Director: Ashim Ahluwalia
Starring: Arjun Rampal, Aishwarya Rajesh, Nishikant Kamat and others
Showing at: Cinepolis, CityPride, E-Square, Inox and others
Rating: ** 1/2
Gangsters had better start doing some interesting things so that filmmakers who pick up their lives for future biopics can get some non-formulaic plot points. Because it does look like every gangster and hitman is eventually going to get a film made on his (or her) life. The really notorious ones like the ‘D’ man will appear multiple times in the movies.
Between Ardh Satya and Satya, practically everything that could be said about the Mumbai underworld has been accomplished; Nayakan Indianised The Godfather to create that ineradicable image of the benevolent don; whatever came next was more of the same —corruption, mafia-politician-builder nexus, gang wars and so on.
Ashim Ahluwalia picks Arun Gawli for a biopic, a gangster whose hold was mostly over a small area of central Mumbai. The trajectory of his descent into crime due to poverty and rise to Dagdi Chawl’s ‘Daddy’ is predictable. The big mill strike in the Seventies left a lot of workers jobless and starving. It was very easy to recruit them into criminal gangs. It was undoubtedly a turning point in the city’s history. For the handsome Arjun Rampal to play the gangster, changing his face with prosthetics must have tickled the actor’s vanity, though he obviously could not shrink himself to Gawli’s slight five feet three inches frame. (In a 2015 Marathi film titled Dagdi Chawl, Makrand Despande was a dead ringer for the Marathi don).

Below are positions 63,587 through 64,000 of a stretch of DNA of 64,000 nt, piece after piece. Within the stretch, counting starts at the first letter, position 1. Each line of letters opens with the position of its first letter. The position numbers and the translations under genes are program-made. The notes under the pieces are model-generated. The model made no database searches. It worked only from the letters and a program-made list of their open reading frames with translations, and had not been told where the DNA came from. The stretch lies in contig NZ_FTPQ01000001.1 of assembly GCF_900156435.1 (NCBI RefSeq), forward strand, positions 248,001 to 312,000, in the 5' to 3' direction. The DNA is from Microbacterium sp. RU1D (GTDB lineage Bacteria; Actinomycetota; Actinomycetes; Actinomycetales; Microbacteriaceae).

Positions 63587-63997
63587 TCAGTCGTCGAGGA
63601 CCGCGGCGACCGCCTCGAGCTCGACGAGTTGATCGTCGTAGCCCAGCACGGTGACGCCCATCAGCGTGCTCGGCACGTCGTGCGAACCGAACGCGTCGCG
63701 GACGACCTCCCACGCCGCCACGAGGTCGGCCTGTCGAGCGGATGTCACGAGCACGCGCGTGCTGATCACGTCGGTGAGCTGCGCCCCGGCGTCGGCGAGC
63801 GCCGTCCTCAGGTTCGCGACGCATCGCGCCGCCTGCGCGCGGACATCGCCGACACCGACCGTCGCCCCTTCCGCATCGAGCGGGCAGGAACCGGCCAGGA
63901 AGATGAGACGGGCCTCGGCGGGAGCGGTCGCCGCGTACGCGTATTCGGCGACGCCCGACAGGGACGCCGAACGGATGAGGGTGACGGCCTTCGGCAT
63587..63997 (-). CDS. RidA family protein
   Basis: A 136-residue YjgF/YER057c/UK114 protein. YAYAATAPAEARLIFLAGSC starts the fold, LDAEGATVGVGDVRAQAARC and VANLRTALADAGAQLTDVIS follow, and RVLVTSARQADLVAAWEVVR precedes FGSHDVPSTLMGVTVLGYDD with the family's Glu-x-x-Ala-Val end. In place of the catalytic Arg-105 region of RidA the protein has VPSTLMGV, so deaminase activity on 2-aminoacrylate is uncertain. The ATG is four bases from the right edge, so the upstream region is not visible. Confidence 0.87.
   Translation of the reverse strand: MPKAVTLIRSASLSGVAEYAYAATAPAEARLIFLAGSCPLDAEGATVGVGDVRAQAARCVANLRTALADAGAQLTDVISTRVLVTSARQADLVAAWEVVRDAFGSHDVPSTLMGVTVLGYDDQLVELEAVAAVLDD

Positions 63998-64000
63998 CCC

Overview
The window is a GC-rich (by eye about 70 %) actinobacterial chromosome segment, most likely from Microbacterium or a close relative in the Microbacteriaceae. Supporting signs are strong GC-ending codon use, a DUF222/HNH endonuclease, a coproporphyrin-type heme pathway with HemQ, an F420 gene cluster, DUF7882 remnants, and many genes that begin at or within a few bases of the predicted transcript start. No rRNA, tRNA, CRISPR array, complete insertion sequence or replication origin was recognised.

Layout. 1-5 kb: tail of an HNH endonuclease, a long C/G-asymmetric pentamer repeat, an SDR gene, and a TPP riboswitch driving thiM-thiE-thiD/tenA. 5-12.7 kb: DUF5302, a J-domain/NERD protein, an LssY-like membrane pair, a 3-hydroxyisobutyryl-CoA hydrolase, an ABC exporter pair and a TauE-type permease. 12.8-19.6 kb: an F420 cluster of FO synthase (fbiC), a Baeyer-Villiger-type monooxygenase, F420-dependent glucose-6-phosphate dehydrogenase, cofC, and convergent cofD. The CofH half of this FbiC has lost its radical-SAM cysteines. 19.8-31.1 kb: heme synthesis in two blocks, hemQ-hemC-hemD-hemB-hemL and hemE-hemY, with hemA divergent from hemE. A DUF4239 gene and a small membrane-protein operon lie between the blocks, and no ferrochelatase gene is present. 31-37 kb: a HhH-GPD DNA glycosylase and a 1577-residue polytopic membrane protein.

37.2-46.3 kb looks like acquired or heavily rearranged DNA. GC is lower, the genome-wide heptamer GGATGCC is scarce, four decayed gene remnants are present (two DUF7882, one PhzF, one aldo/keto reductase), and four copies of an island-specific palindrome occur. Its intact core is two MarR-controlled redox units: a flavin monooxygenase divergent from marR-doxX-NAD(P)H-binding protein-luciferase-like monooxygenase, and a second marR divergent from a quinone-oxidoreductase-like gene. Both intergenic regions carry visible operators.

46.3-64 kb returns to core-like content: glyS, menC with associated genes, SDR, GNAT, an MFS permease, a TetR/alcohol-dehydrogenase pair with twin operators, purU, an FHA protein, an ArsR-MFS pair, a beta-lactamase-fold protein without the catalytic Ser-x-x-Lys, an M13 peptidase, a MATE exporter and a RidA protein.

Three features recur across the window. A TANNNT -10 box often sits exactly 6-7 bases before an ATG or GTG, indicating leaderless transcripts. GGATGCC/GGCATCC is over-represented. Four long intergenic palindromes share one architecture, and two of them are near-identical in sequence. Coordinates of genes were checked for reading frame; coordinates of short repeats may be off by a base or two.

All films about the underworld — whether based on real characters or not — tend to white wash the violence and glamourise the world of crime. Daddy is based on the life of a living underworld figure and politician, albeit one serving a life sentence for the murder of a corporator, so there can be no criticism of his methods. He may be a smuggler, extortionist or killer, the film seems to say, but he is a loving family man, loyal friend, secular, generous and an all-round good fella.
Ahluwalia has gone into parts of Mumbai not seen before and shot in dimly lit frames; he has also used a back and forth narrative style that can confuse and jar. The enmity with a bespectacled don who flees to Dubai, called Maqsood for some reason and played by Farhan Akhtar, does not quite play out for thrills.
The Seventies-Eighties style — the big hair, broad collars and bell bottoms — is recreated well. Most actors in supporting parts are cast perfectly — Anand Ingale as Babu Reshim, Rajesh Sringarpure as Rama Naik, Nishikant Kamat as an evil cop and Aishwarya Rajesh as Asha Gawli.
Despite all that works for this film, the problem is that somebody has done it before… and better.